Women who consume large amounts of certain high-carbohydrate foods increase their risk of heart disease, a study said Monday.

The study showed an increased incidence of coronary disease in women - but not men - whose diet is rich in foods with a "high glycemic index," such as white bread, sweets and some sugary breakfast cereals.

The study noted that all high-carbohydrate diets increase the levels of blood glucose and harmful blood fats known as triglycerides while reducing levels of protective HDL or "good" cholesterol, thereby increasing heart disease risk.

But the researchers found not all carbohydrates have the same effect on blood glucose levels.

They concluded that blood glucose and triglycerides were impacted more by foods with a high glycemic index, compared with other carbohydrates with a lower index, such as fruits, vegetables and whole grains.

Lead researcher Sabina Sieri of Italy's Fondazione IRCCS Istituto Nazionale dei Tumori and her colleagues studied 47,749 Italian adults, including 15,171 men and 32,578 women who completed dietary questionnaires.

Those women who consumed the most carbohydrates overall had roughly twice the risk of heart disease as those who consumed the least.

When these carbohydrates were separated into high- and low-glycemic index categories, the difference was more pronounced.

Women whose diet had the highest glycemic load had 2.24 times the risk of heart disease compared to those with the lowest glycemic load.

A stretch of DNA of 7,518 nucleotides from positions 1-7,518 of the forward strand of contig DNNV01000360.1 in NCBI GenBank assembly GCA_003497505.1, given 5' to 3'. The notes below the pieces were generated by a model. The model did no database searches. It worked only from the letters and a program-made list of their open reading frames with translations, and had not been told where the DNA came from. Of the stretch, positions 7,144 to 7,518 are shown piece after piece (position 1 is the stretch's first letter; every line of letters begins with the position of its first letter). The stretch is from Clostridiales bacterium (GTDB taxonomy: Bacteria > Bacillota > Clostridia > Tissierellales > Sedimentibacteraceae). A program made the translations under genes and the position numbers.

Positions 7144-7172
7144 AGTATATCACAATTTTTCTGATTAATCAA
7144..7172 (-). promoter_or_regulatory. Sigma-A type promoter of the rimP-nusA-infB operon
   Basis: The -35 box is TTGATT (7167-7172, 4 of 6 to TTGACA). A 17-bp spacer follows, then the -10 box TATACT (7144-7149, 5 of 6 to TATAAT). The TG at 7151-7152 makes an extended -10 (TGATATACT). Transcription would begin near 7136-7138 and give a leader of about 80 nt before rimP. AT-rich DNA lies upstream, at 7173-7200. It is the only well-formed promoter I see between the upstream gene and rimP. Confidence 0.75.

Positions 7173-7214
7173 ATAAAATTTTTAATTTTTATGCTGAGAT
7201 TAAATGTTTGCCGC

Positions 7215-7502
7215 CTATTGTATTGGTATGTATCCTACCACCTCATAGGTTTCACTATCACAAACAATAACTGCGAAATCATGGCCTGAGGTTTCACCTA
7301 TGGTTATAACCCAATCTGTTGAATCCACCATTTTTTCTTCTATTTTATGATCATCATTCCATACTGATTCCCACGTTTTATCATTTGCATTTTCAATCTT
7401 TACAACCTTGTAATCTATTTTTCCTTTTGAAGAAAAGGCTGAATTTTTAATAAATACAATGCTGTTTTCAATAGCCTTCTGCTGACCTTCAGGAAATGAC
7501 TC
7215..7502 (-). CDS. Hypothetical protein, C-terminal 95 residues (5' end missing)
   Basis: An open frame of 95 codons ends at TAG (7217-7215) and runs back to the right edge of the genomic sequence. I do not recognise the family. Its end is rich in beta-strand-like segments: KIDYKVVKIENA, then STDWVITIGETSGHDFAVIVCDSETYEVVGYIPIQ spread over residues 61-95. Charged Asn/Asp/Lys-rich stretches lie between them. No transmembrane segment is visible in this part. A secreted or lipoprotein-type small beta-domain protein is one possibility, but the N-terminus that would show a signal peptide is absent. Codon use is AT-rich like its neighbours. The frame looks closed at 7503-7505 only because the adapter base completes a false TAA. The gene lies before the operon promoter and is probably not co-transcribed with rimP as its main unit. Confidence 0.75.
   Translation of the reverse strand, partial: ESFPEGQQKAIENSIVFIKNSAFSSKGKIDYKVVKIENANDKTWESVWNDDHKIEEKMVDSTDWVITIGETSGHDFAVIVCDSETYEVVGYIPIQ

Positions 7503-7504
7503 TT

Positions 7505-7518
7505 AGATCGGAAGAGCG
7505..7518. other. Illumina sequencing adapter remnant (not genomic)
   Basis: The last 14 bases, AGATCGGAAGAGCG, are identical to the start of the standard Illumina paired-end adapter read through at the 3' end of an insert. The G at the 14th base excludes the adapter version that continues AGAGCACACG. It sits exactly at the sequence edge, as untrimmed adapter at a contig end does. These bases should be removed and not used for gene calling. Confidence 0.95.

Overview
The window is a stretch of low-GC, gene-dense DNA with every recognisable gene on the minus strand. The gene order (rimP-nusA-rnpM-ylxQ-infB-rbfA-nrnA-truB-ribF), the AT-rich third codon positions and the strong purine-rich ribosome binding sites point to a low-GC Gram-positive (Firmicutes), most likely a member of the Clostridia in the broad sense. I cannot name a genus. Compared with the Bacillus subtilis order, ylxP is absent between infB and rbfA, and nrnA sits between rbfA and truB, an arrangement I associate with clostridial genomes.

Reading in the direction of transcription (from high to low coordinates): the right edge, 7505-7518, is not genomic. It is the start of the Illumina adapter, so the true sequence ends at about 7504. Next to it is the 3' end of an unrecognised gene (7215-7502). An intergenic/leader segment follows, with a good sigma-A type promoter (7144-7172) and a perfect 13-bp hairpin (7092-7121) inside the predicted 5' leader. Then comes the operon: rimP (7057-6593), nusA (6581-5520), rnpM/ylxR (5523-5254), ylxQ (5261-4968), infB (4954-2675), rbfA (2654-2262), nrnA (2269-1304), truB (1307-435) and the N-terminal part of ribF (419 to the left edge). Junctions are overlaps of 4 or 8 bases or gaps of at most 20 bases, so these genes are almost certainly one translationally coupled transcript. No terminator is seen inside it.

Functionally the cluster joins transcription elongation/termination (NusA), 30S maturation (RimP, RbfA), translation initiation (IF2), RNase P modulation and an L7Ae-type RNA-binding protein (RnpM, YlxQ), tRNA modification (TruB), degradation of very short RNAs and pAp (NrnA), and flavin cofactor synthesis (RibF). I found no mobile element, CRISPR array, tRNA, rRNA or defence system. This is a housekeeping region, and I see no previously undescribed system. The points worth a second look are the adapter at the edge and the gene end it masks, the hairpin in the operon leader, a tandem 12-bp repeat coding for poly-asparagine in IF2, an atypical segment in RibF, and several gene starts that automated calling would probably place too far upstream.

"Thus, a high consumption of carbohydrates from high-glycemic index foods, rather than the overall quantity of carbohydrates consumed, appears to influence the risk of developing coronary heart disease," the authors said.

The study also concluded that overall carbohydrate intake, glycemic index and glycemic load were not associated with heart disease risk in men. This could owe to higher triglyceride levels being stronger risk factors for heart disease in women than in men.

"We tentatively suggest that the adverse effects of a high glycemic diet in women are mediated by sex-related differences in lipoprotein and glucose metabolism," the researchers said, cautioning that further prospective studies were needed to verify that there was indeed no association between a high dietary glycemic load and cardiovascular disease in men.

The study was published in Archives of Internal Medicine, an American Medical Association publication.